Traditionally some communities such as Christchurch operated very intelligent grids by world standards. Even handicapped by having to operate as ‘profit driven corporation” SouthPower provided a world leading model of good practice. Thus it easily outperformed TransAlta on almost every account and made a lie of the arguments of the bankers and their proxies. Max’s own ideology was revealed as embarrassingly flawed and he was also subject to pressure from the bankers and the likes of TransAlta to stop this “unfair competition” from the likes of Southpower. 

The Christchurch community used the intelligence of its local grid to identify and alleviate poverty, pollution and ensure people could keep warm. The NZ Treasury did not like this (a) on ideological grounds and (b) because it affect tax revenue - the poorer majority do not have the means to bypass GST as do the richer minority. The city was able to use its intelligence, for instance, to reduce the amount of GST transactions paid by its residents on Bulk-gen electricity transactions to under half that paid by people in Wellington under TransAlta.The Business Roundtable condemned the community as “the People’s Republic of Christchurch” which the people turned into a complement. The Roundtable on visits to the city was greeted and mocked with t-shirts acclaiming the city as The Banana Republic of Christchurch. I am told Max got the same reception in the city and it was made clear to him people there were aware of how Southpower outcompeted competitors on a wide range of measures. 

This became very evident to the public after TransAlta used Max’s 1998 reforms to buy the intelligence of SouthPower and Christchurch people became subject to the relatively chronic practices of TransAlta. 

Max was very much a Treasury man. He joined it in 1966 and had been “section head in the energy, economics and industry divisions concentrating on the oil crisis”..

It is probable that this political reality, in which the existence of successful community owned structures were an nuisance irritant, was a key driver of Max’s Electricity Industry Reforms but we are unlikely to be told the real truth.


Geoff Bertram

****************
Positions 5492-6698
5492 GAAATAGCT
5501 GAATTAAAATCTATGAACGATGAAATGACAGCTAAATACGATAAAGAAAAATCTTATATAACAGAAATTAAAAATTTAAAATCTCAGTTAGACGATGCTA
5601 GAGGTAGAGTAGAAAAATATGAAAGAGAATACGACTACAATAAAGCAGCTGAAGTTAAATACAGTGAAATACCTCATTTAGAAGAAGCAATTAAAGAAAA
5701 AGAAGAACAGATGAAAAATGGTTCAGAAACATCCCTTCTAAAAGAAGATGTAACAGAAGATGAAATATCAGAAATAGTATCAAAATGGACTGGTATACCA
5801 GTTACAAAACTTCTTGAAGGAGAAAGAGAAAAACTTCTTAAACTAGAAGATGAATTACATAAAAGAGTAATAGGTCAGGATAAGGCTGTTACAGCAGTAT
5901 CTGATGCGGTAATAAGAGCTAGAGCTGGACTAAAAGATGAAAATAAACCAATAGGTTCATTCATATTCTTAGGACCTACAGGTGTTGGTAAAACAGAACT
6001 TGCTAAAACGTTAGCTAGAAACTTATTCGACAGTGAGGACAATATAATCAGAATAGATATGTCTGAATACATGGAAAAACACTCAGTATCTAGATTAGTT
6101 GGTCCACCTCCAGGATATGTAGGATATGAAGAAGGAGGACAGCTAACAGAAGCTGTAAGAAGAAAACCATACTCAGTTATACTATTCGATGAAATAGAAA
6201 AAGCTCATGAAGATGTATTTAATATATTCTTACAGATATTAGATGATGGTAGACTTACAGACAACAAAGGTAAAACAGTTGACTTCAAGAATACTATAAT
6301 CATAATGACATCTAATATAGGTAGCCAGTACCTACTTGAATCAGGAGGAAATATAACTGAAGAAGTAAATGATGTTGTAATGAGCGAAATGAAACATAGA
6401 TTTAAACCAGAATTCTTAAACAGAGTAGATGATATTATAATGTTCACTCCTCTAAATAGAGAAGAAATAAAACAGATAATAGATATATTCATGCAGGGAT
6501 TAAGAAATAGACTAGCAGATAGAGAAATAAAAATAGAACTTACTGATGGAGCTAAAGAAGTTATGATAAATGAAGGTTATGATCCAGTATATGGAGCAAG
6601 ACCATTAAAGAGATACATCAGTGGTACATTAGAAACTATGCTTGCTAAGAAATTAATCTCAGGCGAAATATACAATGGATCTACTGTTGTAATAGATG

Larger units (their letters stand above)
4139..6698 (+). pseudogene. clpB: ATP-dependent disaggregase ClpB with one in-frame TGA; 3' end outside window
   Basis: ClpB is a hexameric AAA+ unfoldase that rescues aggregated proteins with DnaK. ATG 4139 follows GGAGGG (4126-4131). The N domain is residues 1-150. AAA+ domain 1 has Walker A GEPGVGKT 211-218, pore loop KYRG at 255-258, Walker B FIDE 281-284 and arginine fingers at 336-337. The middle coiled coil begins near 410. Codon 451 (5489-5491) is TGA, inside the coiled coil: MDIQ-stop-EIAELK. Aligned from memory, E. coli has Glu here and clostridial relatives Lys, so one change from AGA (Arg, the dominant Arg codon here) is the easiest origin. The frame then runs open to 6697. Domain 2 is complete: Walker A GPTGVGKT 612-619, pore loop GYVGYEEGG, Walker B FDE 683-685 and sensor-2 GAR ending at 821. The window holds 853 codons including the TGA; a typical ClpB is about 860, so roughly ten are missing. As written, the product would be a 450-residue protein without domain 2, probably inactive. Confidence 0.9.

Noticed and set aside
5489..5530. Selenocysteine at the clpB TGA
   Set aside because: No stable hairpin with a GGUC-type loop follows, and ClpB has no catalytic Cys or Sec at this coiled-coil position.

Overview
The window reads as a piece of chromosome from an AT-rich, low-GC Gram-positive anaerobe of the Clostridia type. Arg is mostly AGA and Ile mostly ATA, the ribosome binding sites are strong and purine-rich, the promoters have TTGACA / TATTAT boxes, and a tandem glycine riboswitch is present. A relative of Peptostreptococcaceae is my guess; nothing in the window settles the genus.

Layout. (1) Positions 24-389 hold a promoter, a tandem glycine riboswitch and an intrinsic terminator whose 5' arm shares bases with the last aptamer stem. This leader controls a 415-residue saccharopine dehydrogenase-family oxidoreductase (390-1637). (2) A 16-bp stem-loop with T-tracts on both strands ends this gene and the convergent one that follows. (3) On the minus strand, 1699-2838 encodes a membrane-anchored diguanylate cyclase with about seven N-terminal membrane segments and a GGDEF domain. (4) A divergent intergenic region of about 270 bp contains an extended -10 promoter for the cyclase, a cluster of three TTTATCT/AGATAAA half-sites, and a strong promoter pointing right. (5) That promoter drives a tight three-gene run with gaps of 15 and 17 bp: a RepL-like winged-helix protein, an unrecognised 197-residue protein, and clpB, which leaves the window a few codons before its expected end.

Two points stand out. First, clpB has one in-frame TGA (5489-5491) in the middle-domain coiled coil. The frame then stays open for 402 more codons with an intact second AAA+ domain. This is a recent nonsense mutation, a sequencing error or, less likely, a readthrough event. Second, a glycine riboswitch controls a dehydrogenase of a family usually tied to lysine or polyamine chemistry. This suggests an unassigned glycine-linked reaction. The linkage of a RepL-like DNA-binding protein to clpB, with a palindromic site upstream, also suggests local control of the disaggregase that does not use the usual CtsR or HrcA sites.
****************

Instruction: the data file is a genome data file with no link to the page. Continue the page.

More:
“The small retailers  who  would have made a competitive market  really fly basically packed up and left very quickly in 1998 as they saw how the Reforms were shaping up..”


 Part of the original rationale for the Reforms, clearly articulated by their architects here and the USA, was to disenfranchise people and make them tradeable commodities. Control of the intelligence associated with “retailing electricity” would enable the new owners develop lists of consumers and (a) market directly to them a wider range of products and (b) market the lists of consumers.

Probably over one million NZers have already been traded already this century and few would have been aware of the implications. As mentioned consumers have no rights to own information about their dwelling processes and broadcast it to agencies of their choice. This information is effectively controlled by their Bulk-gen electricity supplier.

When Max forced the people of Christchurch to sell its intelligence and customer lists TransAlta paid about $700 a customer. This was indicative of the the market trade. Contrary to what “experts” at EECA etc insist this price was not the purchase of the metering. Most of the meters in New Zealand had been brought freehold decades before the Reforms and had long been written off. The typical new meter could be imported for $NZ50 dollars or less. 

Max’s Reforms simply gifted crtical elements of the ripple control technology to the likes of TransAlta as load control had no value in the new framework. So that does not figure much in the prices of the trades either.  

The real value was seen to be in the people-trade and that is why TransAlta rapidy amassed 32% of all New Zealand Bulk-gen elecricity consumers onto its books.

The reality is the likes of Fresh Start (one of the small retailers Geoff alludes to) realised there was a quick buck to be made. They paid people ten bucks an hour to go around neigbourhoods like Porirua  offering people to sign up with Fresh Start and receive a $50 cash payment. They could then sell these lists on the “people market” to bigger retailers for hundreds of dollars. Which they did.